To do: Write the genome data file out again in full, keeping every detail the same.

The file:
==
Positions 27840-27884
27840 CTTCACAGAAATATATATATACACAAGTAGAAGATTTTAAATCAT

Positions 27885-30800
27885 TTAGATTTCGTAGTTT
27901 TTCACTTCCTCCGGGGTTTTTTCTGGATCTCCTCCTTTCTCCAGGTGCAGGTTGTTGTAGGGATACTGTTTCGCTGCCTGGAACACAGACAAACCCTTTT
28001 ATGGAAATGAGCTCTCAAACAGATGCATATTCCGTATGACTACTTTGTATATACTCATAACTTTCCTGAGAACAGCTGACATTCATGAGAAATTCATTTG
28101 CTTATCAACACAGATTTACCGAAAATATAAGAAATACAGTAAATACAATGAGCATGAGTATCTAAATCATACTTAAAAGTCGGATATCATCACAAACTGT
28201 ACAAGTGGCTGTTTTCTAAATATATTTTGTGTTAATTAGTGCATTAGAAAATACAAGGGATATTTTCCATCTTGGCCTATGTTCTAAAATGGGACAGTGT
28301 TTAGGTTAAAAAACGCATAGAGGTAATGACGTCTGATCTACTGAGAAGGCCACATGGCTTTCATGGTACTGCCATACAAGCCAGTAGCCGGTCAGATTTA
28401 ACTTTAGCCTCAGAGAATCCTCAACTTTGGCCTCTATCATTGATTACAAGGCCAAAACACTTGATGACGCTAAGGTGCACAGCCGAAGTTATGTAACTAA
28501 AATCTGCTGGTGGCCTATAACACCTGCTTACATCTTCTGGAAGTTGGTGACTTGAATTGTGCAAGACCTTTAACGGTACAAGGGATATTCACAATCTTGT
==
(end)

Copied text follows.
Positions 27840-27884
27840 CTTCACAGAAATATATATATACACAAGTAGAAGATTTTAAATCAT

Positions 27885-30800
27885 TTAGATTTCGTAGTTT
27901 TTCACTTCCTCCGGGGTTTTTTCTGGATCTCCTCCTTTCTCCAGGTGCAGGTTGTTGTAGGGATACTGTTTCGCTGCCTGGAACACAGACAAACCCTTTT
28001 ATGGAAATGAGCTCTCAAACAGATGCATATTCCGTATGACTACTTTGTATATACTCATAACTTTCCTGAGAACAGCTGACATTCATGAGAAATTCATTTG
28101 CTTATCAACACAGATTTACCGAAAATATAAGAAATACAGTAAATACAATGAGCATGAGTATCTAAATCATACTTAAAAGTCGGATATCATCACAAACTGT
28201 ACAAGTGGCTGTTTTCTAAATATATTTTGTGTTAATTAGTGCATTAGAAAATACAAGGGATATTTTCCATCTTGGCCTATGTTCTAAAATGGGACAGTGT
28301 TTAGGTTAAAAAACGCATAGAGGTAATGACGTCTGATCTACTGAGAAGGCCACATGGCTTTCATGGTACTGCCATACAAGCCAGTAGCCGGTCAGATTTA
28401 ACTTTAGCCTCAGAGAATCCTCAACTTTGGCCTCTATCATTGATTACAAGGCCAAAACACTTGATGACGCTAAGGTGCACAGCCGAAGTTATGTAACTAA
28501 AATCTGCTGGTGGCCTATAACACCTGCTTACATCTTCTGGAAGTTGGTGACTTGAATTGTGCAAGACCTTTAACGGTACAAGGGATATTCACAATCTTGT